The Southeastern Asian Kingdoms
The Pagan Kingom
The Pagan Kingdom started around 840 CE, and was established by a group of people called the Burmans in what they called Burma, and we call Myanmar. The kingdom was in a optimal position similar to many very ancient civilizations in that it was next to a river in a river valley of the Irrawaddy River. The river's fertility made it ideal for the rice crop, similar to many other, further inland civilizations. King Anawrahta, who ruled from 1044 to 1077, 33 years, started to conquer lands around him in an effort to increase his land and give Burma trading ports and trade routes. He succeeded in 1057, uniting much of now Myanmar under his rule, bringing the whole kingdom prosperity. However, due to Marco Polo's trip to Burma in the late 1200's, the Yuan Dynasty, namely Kublai Khan, found out that the Burmans existed and immediately demanded tribute. The Pagan king refused and attacked the Mongols, a grave mistake. The Mongols crushed the Pagan army, so the Pagan king fled south, only to be stopped by one of his sons, which killed him, took the crown, then agreed to pay the Mongols. Because of this, the Pagan kingdom survived, although it lost it's power. To this day, some of the principles that the Pagans thought up still influence the Myanmar people today.
The Khmer Empire
To the southeast of the Pagan empire rose a new Empire rose in what is now Cambodia. They rose around the early 800s, late 700s, before the Pagans. By the early 800s, the Khmer began to conquer the kingdoms around them, reaching a high point in the time between 850 and 1220, in which they controlled much of the Southeast Asian mainland. They were influenced strongly by the Indians, and as such, the emperors adopted Hindu and Buddhist beliefs and ruled as gods, like the Egyptians and their pharaohs. In the empire's capital city was based on the shape of the Hindu universe, with a temple in the middle. In the temple were many splendorous temple complexes, the most splendorous being the Angkor Wat, of which still partially stands today. In the vast Angkor Wat complex built in the 1100s, it had a temple inside with walls and towers surrounding it. The central one supposed to be used as an astronomical observatory, stands about 200 feet tall. The Khmer could build such lush things mainly due to their rice farms, which were clever in design, allowing for millions of acres to be covered in rice farms. However, after 400 years, costly building projects and invaders caused the Khmer empire to finally decline.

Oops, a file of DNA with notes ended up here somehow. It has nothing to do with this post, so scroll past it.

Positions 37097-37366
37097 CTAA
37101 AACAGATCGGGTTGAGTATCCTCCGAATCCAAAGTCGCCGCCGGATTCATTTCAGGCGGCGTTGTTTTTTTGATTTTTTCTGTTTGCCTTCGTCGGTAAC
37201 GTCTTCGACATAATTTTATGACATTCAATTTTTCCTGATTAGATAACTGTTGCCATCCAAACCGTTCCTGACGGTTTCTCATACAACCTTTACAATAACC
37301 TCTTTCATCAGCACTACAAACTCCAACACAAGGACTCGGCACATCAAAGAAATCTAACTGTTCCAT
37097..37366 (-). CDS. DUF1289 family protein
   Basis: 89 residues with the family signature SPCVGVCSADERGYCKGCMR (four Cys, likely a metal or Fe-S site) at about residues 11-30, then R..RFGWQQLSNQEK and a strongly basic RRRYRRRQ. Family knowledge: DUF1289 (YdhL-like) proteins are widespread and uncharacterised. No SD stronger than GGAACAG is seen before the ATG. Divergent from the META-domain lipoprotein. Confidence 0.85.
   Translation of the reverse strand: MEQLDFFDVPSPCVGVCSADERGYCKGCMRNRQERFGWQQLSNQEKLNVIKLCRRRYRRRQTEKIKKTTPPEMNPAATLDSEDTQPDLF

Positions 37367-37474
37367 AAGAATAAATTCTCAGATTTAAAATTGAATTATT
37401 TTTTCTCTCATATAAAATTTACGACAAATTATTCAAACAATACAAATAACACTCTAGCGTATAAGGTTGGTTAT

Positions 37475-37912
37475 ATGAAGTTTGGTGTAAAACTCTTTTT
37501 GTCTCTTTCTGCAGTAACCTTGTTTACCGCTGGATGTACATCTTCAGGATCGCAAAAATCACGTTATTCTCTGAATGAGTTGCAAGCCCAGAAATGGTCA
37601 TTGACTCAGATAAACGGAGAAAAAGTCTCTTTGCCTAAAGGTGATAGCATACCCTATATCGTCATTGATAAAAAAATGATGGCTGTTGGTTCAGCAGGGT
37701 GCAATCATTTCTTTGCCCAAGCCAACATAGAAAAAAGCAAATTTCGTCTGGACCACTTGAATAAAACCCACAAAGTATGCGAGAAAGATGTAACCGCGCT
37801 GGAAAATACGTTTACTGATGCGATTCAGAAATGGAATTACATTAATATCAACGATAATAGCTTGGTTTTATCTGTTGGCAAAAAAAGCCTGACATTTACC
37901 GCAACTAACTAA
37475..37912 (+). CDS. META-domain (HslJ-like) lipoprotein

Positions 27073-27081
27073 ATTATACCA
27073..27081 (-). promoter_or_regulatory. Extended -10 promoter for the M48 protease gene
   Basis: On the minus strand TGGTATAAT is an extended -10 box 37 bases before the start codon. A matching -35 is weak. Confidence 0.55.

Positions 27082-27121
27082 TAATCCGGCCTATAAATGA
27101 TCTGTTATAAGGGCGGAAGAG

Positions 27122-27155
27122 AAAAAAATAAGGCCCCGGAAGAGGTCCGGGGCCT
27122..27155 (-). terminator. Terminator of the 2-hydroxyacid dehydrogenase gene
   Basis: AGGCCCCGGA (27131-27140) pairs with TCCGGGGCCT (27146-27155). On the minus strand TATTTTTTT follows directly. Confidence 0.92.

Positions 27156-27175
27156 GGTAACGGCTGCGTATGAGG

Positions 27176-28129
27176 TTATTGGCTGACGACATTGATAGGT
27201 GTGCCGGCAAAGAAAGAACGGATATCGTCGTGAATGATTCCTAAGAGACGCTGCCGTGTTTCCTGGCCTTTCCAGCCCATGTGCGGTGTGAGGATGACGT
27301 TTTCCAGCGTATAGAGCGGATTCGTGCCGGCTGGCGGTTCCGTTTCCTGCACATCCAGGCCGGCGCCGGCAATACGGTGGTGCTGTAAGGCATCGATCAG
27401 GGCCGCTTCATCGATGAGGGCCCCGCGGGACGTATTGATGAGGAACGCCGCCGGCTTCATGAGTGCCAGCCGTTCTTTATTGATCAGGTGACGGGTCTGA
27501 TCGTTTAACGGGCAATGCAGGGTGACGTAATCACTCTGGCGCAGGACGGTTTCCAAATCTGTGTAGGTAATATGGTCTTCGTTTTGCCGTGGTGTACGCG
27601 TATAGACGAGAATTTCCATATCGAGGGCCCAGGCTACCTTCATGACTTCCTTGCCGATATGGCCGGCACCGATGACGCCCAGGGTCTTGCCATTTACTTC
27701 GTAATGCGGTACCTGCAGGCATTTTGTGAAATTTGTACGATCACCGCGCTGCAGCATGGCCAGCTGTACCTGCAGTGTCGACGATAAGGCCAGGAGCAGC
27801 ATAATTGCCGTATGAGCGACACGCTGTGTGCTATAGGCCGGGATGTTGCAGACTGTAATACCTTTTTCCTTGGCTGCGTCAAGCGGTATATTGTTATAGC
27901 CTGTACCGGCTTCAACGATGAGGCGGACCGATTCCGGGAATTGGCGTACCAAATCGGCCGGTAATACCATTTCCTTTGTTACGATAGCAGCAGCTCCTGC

The Trading Kingdoms
South of mainland, there were many kingdoms that sprung up in the islands. One of which, on the island of Java, was the kingdom of Sailendra, which flourished from 750 to 850. They focused mainly on agriculture and trade for their wealth. They did adopt Mahayana Buddhism, even making a monument at Borobudur. It had 9 terraced levels, like the 9 stages in the Buddhist spiritual journey.
On the island of Sumatra, the Srivijaya empire was established. Flourishing in the 600's all the way to the 1200's CE. At it's very height, the empire extended to Malay Peninsula and Borneo. The wealthy empire got it's power from overseas trade in the Malacca and Sunda straits. Knowing this, the rulers of Srivijaya empire ensured trade came to their empire. Like the Khmer empire, they adopted Hinduism and Buddhism, which they blended with their original beliefs. The Srivijaya capital at Palembang became a center of Buddhist learning, so much so that a Chinese monk declared that Buddhist students should come to Palembang to study for a year before studying at India. However in 1025, an Indian kingdom attacked, severely weakening the Srivijaya empire, and to make matters worse, other kingdoms gradually took over trade from the Srivijaya empire and eventually lead to an attack from a Muslim empire took over all the trade in the area, this lead to Islam spreading to the Srivijaya empire.
Unlike the other Southeastern Asian civilizations, Vietnam was influenced by China. By 111 BCE, the Han Dynasty had conquered the Vietnamese kingdom of Nam Viet, or what is now North Vietnam. For about 1000 years, the Chinese had ruled the region, what they called Annam, on and off, which forced them to adopt Chinese language, clothing and hairstyles. Confucianism and Daoism influenced the Vietnamese. The Vietnamese also adopted many features of Chinese government, including a bureaucracy and a Confucian-based civil service system. The Vietnamese also adopted Mahayana Buddhism, which resulted in a great deal of influence from Buddhist art and architecture. Despite being very influenced by China, they still keep some of their original aspects, like worshiping nature gods. To regain independence from China, two sisters Trung Trac and Trung Nhi raised an army and staged a rebellion in 39 CE that repelled the Chinese for a short while. When the Chinese came back anyway, the sisters drowned themselves. They are still known as heroes in Vietnam today. They finally succeeded at independence when the Tang dynasty fell in the 900's CE. In 939, they made a new kingdom of Dai Viet in the same place as Nam Viet. The new, independent kingdom sent tribute to China and even repelled the Mongols in the late 1200's